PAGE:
This marker represents the northern limit of a boundary line that was created in 1808. The beginning of the boundary line is at the cut-off in South Clark County. It "follows the watershed between Alabama and Tombigbee Rivers without crossing water". The territory was disputed between the Choctaws and the Creek Indians. Two ballgames, most likely stickball, were played to determine the boundary line. One game was played between the warriors of each tribe and the other game was played between the squaws of each tribe. The Choctaws ended up declaring victory over both games.
Backstory and Context
The Choctaw Corner marker was erected in 1978 by the Clarke County Historical Society. It marks the northern-most boundary line that was created in 1808 by the Choctaw and Creek Indians. Being that the land was disputed, the Indians decided to play a couple of ballgames to determine the boundary lines. Most likely they played stickball, a popular game at the time. The first game was played against the warriors of each tribe and then the second game was played by the squaws of each tribe. The Choctaw Indians claimed victory over both games and, therefore, setting the boundary lines of the land. 1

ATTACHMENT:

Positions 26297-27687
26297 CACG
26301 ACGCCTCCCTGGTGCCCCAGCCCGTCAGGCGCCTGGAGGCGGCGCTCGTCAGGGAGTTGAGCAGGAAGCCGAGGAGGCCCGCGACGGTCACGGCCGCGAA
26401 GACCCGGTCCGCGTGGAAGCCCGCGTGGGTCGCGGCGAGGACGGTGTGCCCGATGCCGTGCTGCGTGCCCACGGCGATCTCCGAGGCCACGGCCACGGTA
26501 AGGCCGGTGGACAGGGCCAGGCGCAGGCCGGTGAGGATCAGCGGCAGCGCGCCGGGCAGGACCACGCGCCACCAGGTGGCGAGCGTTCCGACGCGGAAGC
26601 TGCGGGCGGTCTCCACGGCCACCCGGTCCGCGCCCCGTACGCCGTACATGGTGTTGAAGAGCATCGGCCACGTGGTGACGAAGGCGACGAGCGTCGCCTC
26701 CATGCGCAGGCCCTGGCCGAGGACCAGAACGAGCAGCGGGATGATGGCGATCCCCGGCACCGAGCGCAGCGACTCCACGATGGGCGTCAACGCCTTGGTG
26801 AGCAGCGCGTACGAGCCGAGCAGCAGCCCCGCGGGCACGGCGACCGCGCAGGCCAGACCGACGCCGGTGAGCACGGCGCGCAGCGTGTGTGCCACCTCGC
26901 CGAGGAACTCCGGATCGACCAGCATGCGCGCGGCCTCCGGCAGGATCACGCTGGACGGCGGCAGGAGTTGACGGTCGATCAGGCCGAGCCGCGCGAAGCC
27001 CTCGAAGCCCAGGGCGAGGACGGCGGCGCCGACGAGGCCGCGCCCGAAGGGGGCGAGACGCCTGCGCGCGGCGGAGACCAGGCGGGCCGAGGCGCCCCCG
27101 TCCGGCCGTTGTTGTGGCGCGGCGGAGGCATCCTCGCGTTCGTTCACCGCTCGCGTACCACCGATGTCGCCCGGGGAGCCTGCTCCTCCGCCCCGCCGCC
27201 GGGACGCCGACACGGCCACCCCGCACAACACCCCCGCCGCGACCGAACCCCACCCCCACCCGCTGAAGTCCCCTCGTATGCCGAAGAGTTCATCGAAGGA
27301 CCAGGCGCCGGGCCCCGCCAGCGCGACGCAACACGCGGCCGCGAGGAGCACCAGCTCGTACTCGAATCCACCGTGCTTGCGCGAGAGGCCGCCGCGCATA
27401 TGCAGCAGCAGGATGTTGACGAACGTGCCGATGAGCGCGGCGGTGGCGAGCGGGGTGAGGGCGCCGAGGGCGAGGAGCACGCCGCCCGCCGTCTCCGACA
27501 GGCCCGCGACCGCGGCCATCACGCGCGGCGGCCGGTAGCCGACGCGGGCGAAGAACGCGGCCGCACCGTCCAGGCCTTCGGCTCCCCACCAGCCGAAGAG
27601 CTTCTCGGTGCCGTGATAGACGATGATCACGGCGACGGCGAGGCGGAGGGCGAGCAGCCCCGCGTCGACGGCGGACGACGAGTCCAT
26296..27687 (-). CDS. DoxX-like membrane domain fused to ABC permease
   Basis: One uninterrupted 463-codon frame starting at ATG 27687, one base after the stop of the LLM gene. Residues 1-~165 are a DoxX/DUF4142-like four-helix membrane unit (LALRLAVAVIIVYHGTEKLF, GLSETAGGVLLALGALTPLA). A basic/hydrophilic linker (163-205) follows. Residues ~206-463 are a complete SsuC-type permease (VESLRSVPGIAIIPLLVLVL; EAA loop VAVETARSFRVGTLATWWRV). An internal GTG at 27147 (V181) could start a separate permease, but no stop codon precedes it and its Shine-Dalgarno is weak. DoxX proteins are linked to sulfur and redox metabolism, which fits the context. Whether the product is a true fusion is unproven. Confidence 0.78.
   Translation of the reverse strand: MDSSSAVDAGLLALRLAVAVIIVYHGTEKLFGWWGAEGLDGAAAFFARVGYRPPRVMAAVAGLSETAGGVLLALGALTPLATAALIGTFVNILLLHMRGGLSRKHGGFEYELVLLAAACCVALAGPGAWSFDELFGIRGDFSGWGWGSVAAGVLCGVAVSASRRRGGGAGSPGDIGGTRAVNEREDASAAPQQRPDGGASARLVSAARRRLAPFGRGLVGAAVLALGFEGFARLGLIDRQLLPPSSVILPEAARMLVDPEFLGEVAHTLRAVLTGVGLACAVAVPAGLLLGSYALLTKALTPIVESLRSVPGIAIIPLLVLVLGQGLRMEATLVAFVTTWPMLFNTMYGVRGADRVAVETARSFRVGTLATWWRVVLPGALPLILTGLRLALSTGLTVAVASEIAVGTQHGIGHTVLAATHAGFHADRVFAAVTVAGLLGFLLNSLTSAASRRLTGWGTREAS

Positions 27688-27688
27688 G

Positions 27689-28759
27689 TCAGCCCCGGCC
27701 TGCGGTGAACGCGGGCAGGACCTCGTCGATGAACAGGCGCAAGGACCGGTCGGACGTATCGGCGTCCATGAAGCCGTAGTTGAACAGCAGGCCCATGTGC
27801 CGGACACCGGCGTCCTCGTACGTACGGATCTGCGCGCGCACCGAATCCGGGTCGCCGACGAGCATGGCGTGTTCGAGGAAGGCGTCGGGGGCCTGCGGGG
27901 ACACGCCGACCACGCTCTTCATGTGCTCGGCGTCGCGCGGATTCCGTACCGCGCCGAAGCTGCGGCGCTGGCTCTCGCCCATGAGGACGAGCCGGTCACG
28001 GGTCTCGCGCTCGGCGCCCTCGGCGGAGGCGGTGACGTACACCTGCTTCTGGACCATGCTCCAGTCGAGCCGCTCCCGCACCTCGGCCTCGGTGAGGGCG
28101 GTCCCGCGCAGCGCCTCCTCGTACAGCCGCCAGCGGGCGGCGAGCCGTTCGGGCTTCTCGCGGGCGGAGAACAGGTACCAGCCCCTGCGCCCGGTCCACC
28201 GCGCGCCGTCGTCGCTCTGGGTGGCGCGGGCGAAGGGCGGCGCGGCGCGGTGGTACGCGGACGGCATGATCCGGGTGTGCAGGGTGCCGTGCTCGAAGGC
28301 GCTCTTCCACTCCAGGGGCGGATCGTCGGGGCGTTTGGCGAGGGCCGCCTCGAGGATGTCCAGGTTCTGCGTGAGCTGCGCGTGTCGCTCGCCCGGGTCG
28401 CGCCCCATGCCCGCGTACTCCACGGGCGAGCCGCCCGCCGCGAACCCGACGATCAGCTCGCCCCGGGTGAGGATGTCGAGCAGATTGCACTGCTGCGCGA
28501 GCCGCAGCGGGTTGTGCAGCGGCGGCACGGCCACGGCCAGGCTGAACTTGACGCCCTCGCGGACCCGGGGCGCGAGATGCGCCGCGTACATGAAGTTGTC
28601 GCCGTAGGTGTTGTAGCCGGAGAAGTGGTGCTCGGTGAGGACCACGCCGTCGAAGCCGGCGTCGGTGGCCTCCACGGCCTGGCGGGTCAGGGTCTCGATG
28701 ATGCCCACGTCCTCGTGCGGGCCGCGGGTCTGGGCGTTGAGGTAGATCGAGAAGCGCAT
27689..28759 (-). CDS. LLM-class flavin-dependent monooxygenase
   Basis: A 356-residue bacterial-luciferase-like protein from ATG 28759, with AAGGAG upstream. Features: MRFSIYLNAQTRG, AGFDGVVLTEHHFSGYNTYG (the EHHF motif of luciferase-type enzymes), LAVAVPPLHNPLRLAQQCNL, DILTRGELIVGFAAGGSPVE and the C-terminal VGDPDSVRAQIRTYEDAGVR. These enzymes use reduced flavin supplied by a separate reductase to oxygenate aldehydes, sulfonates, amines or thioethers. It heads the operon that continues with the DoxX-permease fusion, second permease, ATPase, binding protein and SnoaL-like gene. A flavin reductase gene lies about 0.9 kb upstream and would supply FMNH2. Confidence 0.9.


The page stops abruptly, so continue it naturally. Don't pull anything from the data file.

A former town in Clarke County, Alabama was named after Choctaw Corner and so had the same name. In 1888, the town became part of the new town that was nearby, Thomasville. Thomasville had a new train track running through it so it only made sense to incorporate Choctaw Corner into the town.
Stickball, the game most likely played by the Indians, grew popular with southeastern Indian groups after the sport known as chunkey became less popular. These games were often violent and chaotic. They showed bravery of the men much like a battle would have. “The skills they needed in warfare—strength, speed, endurance, and agility—were also valuable assets for stickball players.” Stickball was played with two sticks that were made from hickory and were about two to two-and-a-half feet long. The cups on the sticks were made out of rawhide or woven strips of leather, and the balls themselves were made from stitched hide stuffed with deer hair. Usually there was some kind of hard object in the center of the ball. The size of the field that stickball was played on just depended on how many people were playing. The number of players on each team did not matter just as long as they were evenly matched. 2
There were many rituals performed before a stickball game. For example, “no one was to eat rabbit because it was thought the rabbit’s tendency to become frightened and run about in a confused manner would be passed on the player.” And “the most important prohibition was avoiding women whose power it was believed would diminish a man’s martial capabilities.” 2